Trends in Decubitus Ulcer Disease Burden in European Union 15+ Countries, from 1990 to 2017

Richard Goodall, Alexander Armstrong, William Hughes, Charles A. Fries, Dominic Marshall, Eleanor B. Harbinson, Justin Salciccioli, Joseph Shalhoub

Research output: Contribution to journalArticlepeer-review

6 Scopus citations


Background: Decubitus ulcers (DU) are a common pathology with significant morbidity and financial implications for health services globally. This study aimed to compare the burden of DU across European Union (EU) 15+ countries between 1990 and 2017. Methods: Age-standardized incidence, mortality, and disability-adjusted life-years (DALYs) rates per 100,000 were extracted from the Global Burden of Disease Study online data repository for EU15+ countries (a group of 19 countries with comparable health expenditure, including the United States, Canada, the United Kingdom, and Australia). A joinpoint regression analysis was used to describe trends. Results: The incidence of DU increased between 1990 and 2017 in 15 of 19 EU15+ countries for both men and women. Mortality from DU decreased over the time period analyzed in the majority of EU15+ countries: only in Denmark, Finland, and Germany were increasing mortality rates observed. Decreasing DALY rates were generally observed, with the largest decreases observed in Ireland for men and women. Denmark and Germany were the only countries to demonstrate unfavorable trends in mortality, incidence, and DALYs between 1990 and 2017 for men and women. The United States, the Netherlands, and France were the only EU15+ countries in which improving disease burden was identified between 1990 and 2017 for all parameters assessed. Conclusions: Incidence of DU is increasing in EU15+ countries, whereas mortality rates and DALYs are improving. The trends in disease burden in Denmark and Germany have followed contrasting and unfavorable trends. Investigation into these trends is called for.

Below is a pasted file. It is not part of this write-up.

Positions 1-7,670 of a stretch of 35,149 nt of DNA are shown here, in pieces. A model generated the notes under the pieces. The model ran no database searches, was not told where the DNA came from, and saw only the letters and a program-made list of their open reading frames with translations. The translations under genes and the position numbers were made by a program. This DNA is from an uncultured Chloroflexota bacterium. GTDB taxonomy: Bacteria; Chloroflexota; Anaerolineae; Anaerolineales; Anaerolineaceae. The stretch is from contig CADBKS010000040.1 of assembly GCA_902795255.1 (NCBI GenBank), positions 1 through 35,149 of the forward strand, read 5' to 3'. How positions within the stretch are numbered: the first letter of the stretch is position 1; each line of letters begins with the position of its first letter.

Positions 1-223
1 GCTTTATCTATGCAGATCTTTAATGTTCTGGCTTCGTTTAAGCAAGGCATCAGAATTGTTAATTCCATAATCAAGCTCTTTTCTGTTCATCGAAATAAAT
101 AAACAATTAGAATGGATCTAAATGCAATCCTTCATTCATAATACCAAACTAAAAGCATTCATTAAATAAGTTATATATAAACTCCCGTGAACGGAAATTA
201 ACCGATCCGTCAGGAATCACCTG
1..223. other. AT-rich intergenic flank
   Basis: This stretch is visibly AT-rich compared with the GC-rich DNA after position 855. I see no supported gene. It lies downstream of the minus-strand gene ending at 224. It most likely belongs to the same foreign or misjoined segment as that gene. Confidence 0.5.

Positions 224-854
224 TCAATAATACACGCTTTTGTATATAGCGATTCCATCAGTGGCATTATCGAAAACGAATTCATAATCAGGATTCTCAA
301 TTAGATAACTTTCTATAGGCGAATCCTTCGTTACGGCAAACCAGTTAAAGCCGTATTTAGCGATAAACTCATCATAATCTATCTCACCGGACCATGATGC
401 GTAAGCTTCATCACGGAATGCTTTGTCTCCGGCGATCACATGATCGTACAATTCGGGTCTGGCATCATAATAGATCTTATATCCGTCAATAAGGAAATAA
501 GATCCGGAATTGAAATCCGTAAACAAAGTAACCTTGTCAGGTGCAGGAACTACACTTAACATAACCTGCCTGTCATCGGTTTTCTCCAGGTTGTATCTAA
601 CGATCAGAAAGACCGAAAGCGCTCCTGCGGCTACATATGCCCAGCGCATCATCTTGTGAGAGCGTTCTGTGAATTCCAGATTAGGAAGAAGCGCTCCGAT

Original languageEnglish (US)
Pages (from-to)E3252
JournalPlastic and Reconstructive Surgery - Global Open
Issue number11
StatePublished - Nov 1 2020
Externally publishedYes

ASJC Scopus subject areas

  • Surgery


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